NEW CANAAN, Conn. – A model of the new River building at Grace Farms in New Canaan, designed by the architecture studio SANAA, is on display at The Museum of Modern Art in Manhattan as part of the new exhibition, “A Japanese Constellation: Toyo Ito, SANAA, and Beyond.”
The exhibition, which opened last week, features the work of a multi-generational group of Japanese architects whose radical aesthetics and ideas of the experience of space and nature bring contemporary architecture to the level of art. The exhibition showcases a 1:200 scale model of the River building, featuring a hand-sculpted Douglas fir base, which mimics the topography of the 80-acre grounds, and matches the material used by the architects to create curvilinear canopies. Additional features include relief cut paths, paddocks and a laser-cut aluminum roof, which mirror-reflects the delicate trees placed around it.
“SANAA’s model of the Grace Farms project in ‘A Japanese Constellation’ shows the project as a culmination of Sejima and Nishizawa’s two decades of musing on how to make architecture disappear into nature,” said Sharon Prince, Grace Farms Foundation president, who joined the architects and curators for a preview of the show last week.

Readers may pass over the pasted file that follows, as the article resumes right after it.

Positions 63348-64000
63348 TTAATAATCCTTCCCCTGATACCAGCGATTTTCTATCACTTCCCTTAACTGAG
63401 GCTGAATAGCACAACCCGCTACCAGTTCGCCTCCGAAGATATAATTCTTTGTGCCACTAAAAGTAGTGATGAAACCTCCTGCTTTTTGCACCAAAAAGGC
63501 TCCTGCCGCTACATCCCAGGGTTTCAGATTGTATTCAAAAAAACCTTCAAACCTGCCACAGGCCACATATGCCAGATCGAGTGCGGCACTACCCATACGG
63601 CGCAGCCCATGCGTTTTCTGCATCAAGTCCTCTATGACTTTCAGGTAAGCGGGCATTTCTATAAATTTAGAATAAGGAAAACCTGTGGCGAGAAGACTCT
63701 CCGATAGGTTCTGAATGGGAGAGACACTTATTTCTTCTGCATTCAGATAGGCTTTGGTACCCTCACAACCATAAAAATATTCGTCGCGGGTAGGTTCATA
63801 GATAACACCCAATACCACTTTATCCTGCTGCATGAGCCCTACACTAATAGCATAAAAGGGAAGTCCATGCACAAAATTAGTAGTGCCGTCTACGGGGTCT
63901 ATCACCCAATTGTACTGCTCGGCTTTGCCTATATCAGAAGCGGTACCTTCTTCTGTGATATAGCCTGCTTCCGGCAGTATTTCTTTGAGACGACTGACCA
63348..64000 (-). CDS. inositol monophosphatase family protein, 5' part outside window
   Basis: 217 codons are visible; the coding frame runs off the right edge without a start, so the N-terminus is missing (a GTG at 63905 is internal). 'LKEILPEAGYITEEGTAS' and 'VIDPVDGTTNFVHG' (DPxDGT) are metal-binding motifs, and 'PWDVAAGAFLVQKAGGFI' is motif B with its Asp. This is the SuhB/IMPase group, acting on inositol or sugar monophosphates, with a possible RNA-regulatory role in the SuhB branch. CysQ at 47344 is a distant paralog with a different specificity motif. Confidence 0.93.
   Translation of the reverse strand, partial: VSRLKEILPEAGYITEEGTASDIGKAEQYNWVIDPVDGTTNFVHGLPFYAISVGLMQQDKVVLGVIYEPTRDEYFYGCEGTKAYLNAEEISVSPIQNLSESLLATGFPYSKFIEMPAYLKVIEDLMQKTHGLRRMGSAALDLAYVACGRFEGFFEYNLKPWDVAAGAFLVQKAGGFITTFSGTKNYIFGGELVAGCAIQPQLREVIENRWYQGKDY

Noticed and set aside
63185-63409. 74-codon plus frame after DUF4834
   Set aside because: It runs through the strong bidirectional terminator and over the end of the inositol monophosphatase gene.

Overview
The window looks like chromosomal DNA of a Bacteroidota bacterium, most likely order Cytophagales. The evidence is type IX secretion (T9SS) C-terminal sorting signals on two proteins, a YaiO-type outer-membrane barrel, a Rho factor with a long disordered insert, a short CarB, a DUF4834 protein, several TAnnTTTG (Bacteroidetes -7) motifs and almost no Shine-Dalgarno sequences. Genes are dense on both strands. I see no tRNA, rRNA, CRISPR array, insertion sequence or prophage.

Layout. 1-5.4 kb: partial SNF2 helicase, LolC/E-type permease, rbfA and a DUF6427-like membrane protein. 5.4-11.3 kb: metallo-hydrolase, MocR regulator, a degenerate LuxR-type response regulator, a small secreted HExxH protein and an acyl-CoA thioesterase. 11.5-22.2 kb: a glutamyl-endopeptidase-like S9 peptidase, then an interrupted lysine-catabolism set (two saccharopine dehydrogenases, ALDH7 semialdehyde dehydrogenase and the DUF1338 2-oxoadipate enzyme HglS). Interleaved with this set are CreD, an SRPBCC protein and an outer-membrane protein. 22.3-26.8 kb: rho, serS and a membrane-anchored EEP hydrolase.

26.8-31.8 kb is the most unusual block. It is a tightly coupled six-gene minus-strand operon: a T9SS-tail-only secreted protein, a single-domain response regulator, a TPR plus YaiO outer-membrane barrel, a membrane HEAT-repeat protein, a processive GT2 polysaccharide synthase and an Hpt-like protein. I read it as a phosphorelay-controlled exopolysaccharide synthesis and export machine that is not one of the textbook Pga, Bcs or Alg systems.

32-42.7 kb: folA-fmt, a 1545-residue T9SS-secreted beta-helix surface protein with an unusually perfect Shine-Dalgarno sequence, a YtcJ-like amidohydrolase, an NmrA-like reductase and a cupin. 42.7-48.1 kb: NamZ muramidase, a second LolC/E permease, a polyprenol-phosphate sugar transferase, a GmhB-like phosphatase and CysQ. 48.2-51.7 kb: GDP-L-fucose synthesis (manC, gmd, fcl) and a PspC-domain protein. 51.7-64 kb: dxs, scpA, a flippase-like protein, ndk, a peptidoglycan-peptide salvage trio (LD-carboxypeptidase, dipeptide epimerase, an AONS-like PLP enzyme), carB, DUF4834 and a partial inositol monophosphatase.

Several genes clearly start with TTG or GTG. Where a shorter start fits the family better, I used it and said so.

The exhibition focuses on architects Toyo Ito, Kazuyo Sejima and Ryue Nishizawa of SANAA, and a group of colleagues who have been influenced by them. It was conceived by Pedro Gadanho, former curator in the Department of Architecture and Design at MoMA, who is now director of the Museum of Art, Architecture and Technology (MAAT) in Lisbon. The group shares an architectural language that explores transparency, structural lightness, and non-hierarchical ways of organizing space.
“A Japanese Constellation” will be on view at MoMA through Monday, July 4.
Grace Farms Foundation is a private operating foundation established in New Canaan in 2009 to support initiatives in the areas of the arts, justice, community and faith. Supported by individual gifts and program revenues, the foundation carries out its work through the facilities and programs of Grace Farms, an 80-acre property owned by the foundation.
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